“Lauda Adrianna” is a contemporary liturgical dance with secular overtones; a ritual of movement based on longing, a wishing to believe in heaven, and the attempt to fill in the void, which accompanies loss—the loss of Adrianna. Left with this primal ache after his cousin’s sudden passing, Stephen Pelton smartly choreographed five dancers to new versions of a medieval form of unaccompanied music and religious songs. This 14th century Italian spiritual music is known as “laudes.” Gavin Bryars’ contemporary recording of this music shapes this performance-featuring soprano Anna Maria Friman with tenor John Potter. Bryars has added a second voice (Potter) to this genre as well as cello, viola, and double bass. The “laudes” create the emotional density that the dancers wade through with lightness and agility while being confined by two church pews on each side of the stage. Solos take place with other dancers witnessing from the pews or they interact framed by the pews beneath a stained glass window motif that floats overhead. The result is as contemplative and meditative as evening prayer or vespers, with dancers continually moving in the silence between songs.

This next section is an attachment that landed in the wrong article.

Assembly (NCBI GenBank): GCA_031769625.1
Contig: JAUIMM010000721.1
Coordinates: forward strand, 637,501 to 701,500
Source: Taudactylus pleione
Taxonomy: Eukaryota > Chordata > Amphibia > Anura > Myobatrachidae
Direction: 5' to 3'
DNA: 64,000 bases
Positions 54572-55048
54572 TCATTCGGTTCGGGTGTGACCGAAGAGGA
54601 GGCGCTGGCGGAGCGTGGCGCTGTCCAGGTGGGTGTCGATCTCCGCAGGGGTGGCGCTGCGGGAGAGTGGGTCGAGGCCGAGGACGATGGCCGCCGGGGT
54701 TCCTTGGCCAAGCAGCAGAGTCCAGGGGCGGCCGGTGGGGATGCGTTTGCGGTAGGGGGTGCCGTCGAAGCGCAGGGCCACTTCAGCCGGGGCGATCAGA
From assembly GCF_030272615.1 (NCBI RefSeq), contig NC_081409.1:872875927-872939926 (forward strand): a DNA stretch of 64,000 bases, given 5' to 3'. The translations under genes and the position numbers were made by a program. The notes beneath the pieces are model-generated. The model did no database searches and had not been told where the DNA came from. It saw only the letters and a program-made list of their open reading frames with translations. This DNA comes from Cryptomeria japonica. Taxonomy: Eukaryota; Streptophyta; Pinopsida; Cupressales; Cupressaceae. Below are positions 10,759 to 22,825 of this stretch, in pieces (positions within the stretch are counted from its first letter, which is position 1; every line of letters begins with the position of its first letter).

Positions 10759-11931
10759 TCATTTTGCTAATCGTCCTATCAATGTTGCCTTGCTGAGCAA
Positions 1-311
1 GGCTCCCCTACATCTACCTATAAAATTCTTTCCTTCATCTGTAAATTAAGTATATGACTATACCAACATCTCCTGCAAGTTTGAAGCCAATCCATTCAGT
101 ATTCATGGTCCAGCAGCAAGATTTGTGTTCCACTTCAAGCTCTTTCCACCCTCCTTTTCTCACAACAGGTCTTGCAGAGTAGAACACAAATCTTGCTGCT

“Lauda Adrianna” is not only a 45-minute requiem for the departed and a condolence for the living, but also a yearning and homage for a modern dance purity of days gone by. The choreography is classic modern, reminiscent of Pelton’s roots with Limon-inspired dance technique, full of arabesques and bent and extended arms of adulation–Graham style. It is easy to imagine the dancers in costumes from the 50s and 60s, women in short slips and men with bell sleeves and flared trousers performing the same piece, at a time when Christian iconography was more common place among dance. “Lauda Adrianna” is both refreshingly nostalgic, and a complimentary juxtaposition to Pelton’s more abstract and environmental works. This piece is further made compelling for today’s audience by the collective talent of the company, especially the supple exactness of newcomer Chad Dawson, whose presence makes his small stature appear much larger on stage and, the consistency of seasoned dancer Peiling Kao’s understated precision and graceful line. In a throw away-moment when the two turn into a downward spin–with Dawson momentarily collapsing into Kao’s lap—their tableau alludes to the iconic image of in Michael Angelo’s “La Pieta” when the Virgin Mary laments the dead body of Christ draped across her knees–timely for this Easter weekend.
David E. Moreno